I recently got a question from a corps member in Colorado who has a new set of iPads to use in her classroom. She wanted to know how to set blocks on certain apps in order to keep scholars on track. Since I’ve used a class set of iPads since September, and since classroom management is one area in particular where I’m always trying to improve, I’m acutely aware of the issue. Short answer: managing middle schoolers on iPads is not really possible through iPad restrictions. It takes a combination of investment, management, technological tweaks, and effective instruction. Here are some of my lessons learned, but I would love to hear from others with digital tools in their classrooms how they address management.
This is a tough issue in part because I don’t love thinking about “how you can stop kids from doing things.” But iPads are designed for consumers to do lots of communicating. They were not designed with Lee Canter’s classroom management techniques in mind. And I teach 7th graders, who are wily and bent on pushing every barrier they can find.
Setting restrictions (Settings > General > Restrictions) is the best thing to do, but there is not as of yet any easy way to lock down the iPads to the point that students won’t play around with other unrestricted apps, or the Internet. But here are my concrete recommendations from a year of using iPads in a middle-school English class, where four sections of students share a set of 29 tablets:
- Set the restrictions to disable everything but Safari (see above). Make sure your restrictions passcode is something you’ll remember but your kids won’t guess immediately. Several of my students cracked my first code–I think because they saw me enter it. Use the same passcode on all the devices you have in your room.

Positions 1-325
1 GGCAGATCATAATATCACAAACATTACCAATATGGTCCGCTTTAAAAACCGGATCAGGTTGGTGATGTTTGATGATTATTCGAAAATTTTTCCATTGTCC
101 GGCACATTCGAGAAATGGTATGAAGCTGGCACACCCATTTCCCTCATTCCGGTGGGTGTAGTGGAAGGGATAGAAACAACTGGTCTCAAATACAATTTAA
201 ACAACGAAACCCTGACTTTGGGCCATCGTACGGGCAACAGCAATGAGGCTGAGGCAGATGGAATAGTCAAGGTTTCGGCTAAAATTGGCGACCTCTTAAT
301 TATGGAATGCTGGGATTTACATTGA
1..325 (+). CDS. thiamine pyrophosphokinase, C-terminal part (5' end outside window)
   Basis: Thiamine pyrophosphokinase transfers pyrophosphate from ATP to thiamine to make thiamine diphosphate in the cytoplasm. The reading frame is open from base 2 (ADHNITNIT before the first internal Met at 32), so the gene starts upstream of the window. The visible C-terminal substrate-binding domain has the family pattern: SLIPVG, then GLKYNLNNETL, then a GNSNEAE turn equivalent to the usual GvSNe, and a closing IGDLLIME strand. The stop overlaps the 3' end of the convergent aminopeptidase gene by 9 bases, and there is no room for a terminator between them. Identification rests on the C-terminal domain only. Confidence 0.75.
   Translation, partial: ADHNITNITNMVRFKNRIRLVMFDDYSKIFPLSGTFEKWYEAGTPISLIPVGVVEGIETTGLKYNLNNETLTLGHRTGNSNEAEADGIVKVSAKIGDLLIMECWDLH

- This means that you have disabled “Installing Apps” which is in my mind the most important thing you can do to calm curious tapping. Angry Birds and Temple Run are both free and oh-so-tempting.
- Associate all the iPads with a single Apple ID account that you control. You can use your personal account, but I have an entirely separate one. One issue is that you must associate a credit card with the account, so I use very strong password and never let the kids see me type it in.
- Below the list of “Allow:” apps on the Restrictions page, there’s also a list of “Allow Changes:” for Location and Accounts. Flip the setting that stops users from adding or changing accounts, otherwise there will be a strong temptation plug personal Yahoo emails.
- Bear in mind that the most important app you will probably want students using is Safari. But that is also the app curious students will use to watch YouTube videos, Google image search for shoes and candids of Lil Wayne and Nikki Minaj, and hop on Twitter. Facebook, thankfully, is blocked at the network level in our district.
Aside from that, it’s all about management, not iOS settings. “The iPads are tools for learning, not socializing,” was my mantra for the first weeks of school. Also all students, even ones who enter mid-year, must sign and have their parents sign an “Acceptable Use Policy” contract. My principal made this a requirement when she agreed to let me use the iPads, and I’m very glad she insisted on it (you can download it as a Word doc here). Be serious about setting expectations and consequences for misuse. My kids know that their iPad goes right back in the locking cabinet if I see even the corner of a Twitter screen. (“That was there when I logged on, I swear!” they say).
Another thing that I’ve found very effective for keeping students on task but with iPads open is simply turning my presentation for the day into a .pdf document and having them open it and scroll along during my minilesson. Here’s the presentation from a recent class to give you an idea of what that looks like.
They see this static version on their iPads, and I have a version in Word on my projector that I add notes and commentary to while teaching.
Again, these are recommendations that worked for me; they’re not research-tested and I would hardly claim to have perfected technological classroom management. Drop your suggestions in the comments!